While F1’s 20 competitors prepare to dispute the 2018 world championship this weekend, the stakes are arguably even higher off the track.
Negotiations over Formula One’s next engine formula, due to arrive in 2021, will play a critical role in shaping the future of the sport. With television audiences dwindling and manufacturers increasingly looking elsewhere, F1 cannot afford to get this decision wrong.
And, as FIA president Jean Todt explained to media including RaceFans last week, much is expected from the new formula. The new power units must be simpler and cheaper, yet also rev higher and sound louder. Doing all that while retaining the hybrid format will be challenging enough, but it doesn’t stop there.
The fuel flow limit is to be higher and limits on fuel use unrestricted, allowing drivers to push flat out from lights to flag. All this must be achieved in a package which both attracts new entrants while respecting the investment made by the fourth existing power unit manufacturers.
F1’s Holy Grail 2021 engine must therefore satisfy nine goals, some of which appear to be contradictory in nature. And it needs to make its mind up quickly, as Todt explained: “I’ve been talking to some potential new entrants they are interested to come is but they want to know what are the rules.”
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“If you are talking about introducing new engine manufacturers to be ready by 2021 they must know what it will be by the end of the year,” he added. “Because they need ’19 and ’20 to make the engine, which is a fair period.”
Retaining the hybrid engine format is a point some will take issue with, but Todt is firm on this point. “We must have some sense about what is happening behind the golden gate of Formula One,” he said.
“Clearly pollution, climate change and all that must be taken into consideration because Formula One has to be an ambassador of motorsport. Formula One has to be representative. I think everybody will agree with that. Everybody with a minimum of good sense will agree that we need to take into consideration the evolution of the society.
“We cannot be talking every day on autonomous car, connected car, hybrid, fuel cell, electric and then say ‘oh Formula One, pinnacle of motorsport, let’s forget all that’. That would be completely foolish. We must be responsible.”
The FIA revealed its planned changes to the engine rules in October last year. While the MGU-K is to be retained, therefore meeting the desire to keep hybrids, the proposal including removing the MGU-H, which recovers waste heat energy to change the battery.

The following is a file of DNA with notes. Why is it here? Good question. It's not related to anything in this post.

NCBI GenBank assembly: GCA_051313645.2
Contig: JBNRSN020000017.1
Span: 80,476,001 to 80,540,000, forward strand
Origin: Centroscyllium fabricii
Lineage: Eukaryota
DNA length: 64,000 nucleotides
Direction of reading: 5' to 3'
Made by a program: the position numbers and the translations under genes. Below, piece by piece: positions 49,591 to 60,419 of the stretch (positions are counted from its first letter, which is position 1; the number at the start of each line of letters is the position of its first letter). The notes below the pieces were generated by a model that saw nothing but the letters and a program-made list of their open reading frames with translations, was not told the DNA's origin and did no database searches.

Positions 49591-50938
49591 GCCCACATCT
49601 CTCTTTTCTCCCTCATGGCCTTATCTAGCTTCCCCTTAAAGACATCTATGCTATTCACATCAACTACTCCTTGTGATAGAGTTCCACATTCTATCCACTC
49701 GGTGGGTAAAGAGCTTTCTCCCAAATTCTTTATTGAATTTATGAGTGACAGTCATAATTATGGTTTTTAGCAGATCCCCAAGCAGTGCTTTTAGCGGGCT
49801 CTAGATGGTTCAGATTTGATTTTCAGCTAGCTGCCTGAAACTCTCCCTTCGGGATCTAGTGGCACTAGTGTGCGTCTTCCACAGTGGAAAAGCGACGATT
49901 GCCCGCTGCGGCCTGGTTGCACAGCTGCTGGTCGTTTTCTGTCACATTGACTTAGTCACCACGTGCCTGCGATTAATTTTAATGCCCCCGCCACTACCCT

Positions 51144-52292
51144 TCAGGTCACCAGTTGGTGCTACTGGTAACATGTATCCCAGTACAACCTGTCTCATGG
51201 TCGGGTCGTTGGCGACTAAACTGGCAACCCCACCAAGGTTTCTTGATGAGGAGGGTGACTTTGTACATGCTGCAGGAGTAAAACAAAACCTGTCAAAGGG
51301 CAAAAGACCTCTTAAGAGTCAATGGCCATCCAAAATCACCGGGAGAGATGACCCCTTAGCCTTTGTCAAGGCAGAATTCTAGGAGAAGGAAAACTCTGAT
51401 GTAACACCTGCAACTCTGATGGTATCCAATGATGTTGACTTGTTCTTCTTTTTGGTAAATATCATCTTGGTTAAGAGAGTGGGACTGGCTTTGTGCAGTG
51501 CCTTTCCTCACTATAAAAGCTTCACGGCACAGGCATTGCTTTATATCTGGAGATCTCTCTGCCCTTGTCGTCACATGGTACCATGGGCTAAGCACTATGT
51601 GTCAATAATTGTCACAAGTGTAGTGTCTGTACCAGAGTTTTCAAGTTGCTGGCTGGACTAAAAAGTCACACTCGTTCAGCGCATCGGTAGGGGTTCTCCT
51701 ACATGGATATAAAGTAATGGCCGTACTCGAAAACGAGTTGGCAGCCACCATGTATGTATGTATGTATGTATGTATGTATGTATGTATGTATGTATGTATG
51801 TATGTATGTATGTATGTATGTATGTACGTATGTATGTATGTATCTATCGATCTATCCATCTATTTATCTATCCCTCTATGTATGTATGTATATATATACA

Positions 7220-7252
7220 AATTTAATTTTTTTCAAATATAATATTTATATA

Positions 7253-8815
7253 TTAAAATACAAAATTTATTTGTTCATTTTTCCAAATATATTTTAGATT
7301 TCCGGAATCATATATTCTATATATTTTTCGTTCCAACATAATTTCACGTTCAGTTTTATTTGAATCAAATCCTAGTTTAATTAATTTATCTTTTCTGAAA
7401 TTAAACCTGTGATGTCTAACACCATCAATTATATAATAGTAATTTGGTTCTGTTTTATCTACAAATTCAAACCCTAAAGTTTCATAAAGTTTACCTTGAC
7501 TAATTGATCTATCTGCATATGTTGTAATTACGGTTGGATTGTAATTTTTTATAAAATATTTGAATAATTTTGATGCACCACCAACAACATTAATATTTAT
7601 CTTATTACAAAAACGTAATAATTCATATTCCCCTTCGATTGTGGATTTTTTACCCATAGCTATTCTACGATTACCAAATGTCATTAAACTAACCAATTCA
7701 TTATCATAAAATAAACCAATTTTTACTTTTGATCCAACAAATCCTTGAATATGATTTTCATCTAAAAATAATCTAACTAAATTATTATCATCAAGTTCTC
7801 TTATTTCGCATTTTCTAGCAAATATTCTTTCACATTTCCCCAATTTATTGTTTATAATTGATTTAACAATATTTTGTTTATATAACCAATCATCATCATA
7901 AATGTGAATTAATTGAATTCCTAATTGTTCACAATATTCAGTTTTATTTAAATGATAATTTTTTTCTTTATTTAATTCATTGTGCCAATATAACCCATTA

Deleting the MGU-H would make engines less powerful. But neither retaining nor increasing the current near-1,000bhp power levels has been stated among the many targets for 2021. It would, however, satisfy several of the stated goals: Reducing complexity, cutting costs and improving noise.
It could also help lure at least one new manufacturer. Aston Martin CEO Andy Palmer said removing the MGU-H is essential if his company is to enter F1.
Palmer said the FIA is “going in the right direction” and has begun laying the groundwork for creating an engine to the new rules.
“We don’t expect to see the final draft regulations published before the end of the year,” he said, “but we are preparing our engine concepts so that we don’t lose any time.”
“If we get that simplified engine and we get a cap on costs, then that is something that we are very interested in doing.”
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Existing engine manufacturers, notably Mercedes and Ferrari, have been more critical of the proposals. This is to be expected: they finished first and second in the constructors’ championship last year and therefore have positions of advantage between them. At the same time they supply engines to more than half the current grid and so their views have to be taken seriously.
Some have pressed their point more forcefully than others. Ferrari president Sergio Marchionne has threatened it will leave the sport if the final terms go too far towards standardisation.
The FIA’s response has been restrained. “If you have influence you don’t have to say ‘I have influence’,” Todt said of his approach. “It’s clear. Have ever seen powerful people saying ‘I’m powerful’? It’s obvious.”
“So honestly I don’t care. I do care about what will be the final achievement. And the final achievement will correspond to what we want. That’s what matters.”
Will Todt get what he wants? The last round of engine negotiations which produced 2014’s power units were at best a qualified success.
The devices are incredibly advanced, though much of their cutting-edge technology is hidden away or largely unappreciated by the watching world. The 2014 rules arguably helped ensure the continued participation of existing manufacturers and lured Honda back, yet costs rose sharply and independent engine builder Cosworth was lost. And once they were introduced the 2014 power units were repeatedly blamed by F1’s previous commercial rights holder for all of the sport’s problems.
This time Todt is “convinced we will be able to find a solution” which all parties will find acceptable. “For me in life if you have shared good sense you always find solutions,” he said.
“If you are with lunatic people you never find solutions. But I think we put around the table some sensible people, we will find solutions.”
Ecclestone often insisted the only way to run F1 was as a dictatorship. Todt’s nine goals will test how much progress can be made with consensus and compromise.
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